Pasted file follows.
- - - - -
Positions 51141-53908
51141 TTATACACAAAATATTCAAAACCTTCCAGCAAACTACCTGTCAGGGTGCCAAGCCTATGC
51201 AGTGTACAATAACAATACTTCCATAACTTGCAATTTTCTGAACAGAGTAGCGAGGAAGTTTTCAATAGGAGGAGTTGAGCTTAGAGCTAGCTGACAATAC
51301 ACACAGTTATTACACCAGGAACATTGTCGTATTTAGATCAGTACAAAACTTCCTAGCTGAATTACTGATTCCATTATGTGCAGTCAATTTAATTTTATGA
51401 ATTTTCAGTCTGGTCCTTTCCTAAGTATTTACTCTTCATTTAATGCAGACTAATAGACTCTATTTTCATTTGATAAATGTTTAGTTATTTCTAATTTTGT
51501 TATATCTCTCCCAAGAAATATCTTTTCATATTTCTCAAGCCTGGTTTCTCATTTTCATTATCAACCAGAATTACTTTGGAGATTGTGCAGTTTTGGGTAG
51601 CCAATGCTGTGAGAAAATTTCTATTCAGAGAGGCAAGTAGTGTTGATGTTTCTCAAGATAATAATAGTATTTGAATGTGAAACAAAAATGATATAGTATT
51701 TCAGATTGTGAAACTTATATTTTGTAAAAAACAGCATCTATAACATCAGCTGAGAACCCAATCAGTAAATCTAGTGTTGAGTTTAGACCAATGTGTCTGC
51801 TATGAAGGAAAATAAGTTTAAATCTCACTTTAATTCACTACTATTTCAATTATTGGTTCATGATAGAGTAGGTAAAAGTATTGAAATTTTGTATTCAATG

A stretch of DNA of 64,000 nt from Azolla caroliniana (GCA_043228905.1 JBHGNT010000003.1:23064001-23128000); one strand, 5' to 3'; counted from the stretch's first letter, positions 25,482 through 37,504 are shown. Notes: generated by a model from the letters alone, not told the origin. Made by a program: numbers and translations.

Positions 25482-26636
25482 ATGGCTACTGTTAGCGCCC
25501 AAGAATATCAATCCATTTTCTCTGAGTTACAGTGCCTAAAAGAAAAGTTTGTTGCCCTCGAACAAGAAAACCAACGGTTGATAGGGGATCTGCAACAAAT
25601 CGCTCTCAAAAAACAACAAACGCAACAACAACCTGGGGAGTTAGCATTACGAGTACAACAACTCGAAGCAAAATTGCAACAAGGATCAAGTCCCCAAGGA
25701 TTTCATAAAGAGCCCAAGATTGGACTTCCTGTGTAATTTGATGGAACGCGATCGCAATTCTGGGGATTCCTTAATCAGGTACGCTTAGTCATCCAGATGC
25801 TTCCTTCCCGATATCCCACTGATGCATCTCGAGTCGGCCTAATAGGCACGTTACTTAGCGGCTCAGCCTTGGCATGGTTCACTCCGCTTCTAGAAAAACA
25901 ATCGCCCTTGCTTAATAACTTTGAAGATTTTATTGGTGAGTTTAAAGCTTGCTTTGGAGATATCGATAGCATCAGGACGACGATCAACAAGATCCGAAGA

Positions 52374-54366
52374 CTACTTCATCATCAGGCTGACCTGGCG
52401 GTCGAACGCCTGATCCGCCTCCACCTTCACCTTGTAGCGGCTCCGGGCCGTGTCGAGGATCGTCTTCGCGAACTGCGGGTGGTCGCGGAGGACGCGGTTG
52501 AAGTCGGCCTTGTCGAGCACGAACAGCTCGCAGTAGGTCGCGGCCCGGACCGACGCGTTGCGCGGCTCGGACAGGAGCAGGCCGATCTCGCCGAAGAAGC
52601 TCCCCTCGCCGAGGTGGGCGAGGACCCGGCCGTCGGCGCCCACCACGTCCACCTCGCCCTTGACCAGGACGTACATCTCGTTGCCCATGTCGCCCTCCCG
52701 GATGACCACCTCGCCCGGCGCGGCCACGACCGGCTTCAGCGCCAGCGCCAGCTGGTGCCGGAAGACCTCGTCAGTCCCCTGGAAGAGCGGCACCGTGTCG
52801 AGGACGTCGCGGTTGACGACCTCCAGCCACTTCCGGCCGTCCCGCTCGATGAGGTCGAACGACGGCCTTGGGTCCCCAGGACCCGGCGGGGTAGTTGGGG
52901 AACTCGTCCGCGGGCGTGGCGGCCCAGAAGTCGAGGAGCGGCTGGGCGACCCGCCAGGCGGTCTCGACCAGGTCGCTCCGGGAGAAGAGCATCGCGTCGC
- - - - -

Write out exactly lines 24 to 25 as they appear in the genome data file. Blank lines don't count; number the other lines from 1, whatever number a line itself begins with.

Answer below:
52801 AGGACGTCGCGGTTGACGACCTCCAGCCACTTCCGGCCGTCCCGCTCGATGAGGTCGAACGACGGCCTTGGGTCCCCAGGACCCGGCGGGGTAGTTGGGG
52901 AACTCGTCCGCGGGCGTGGCGGCCCAGAAGTCGAGGAGCGGCTGGGCGACCCGCCAGGCGGTCTCGACCAGGTCGCTCCGGGAGAAGAGCATCGCGTCGC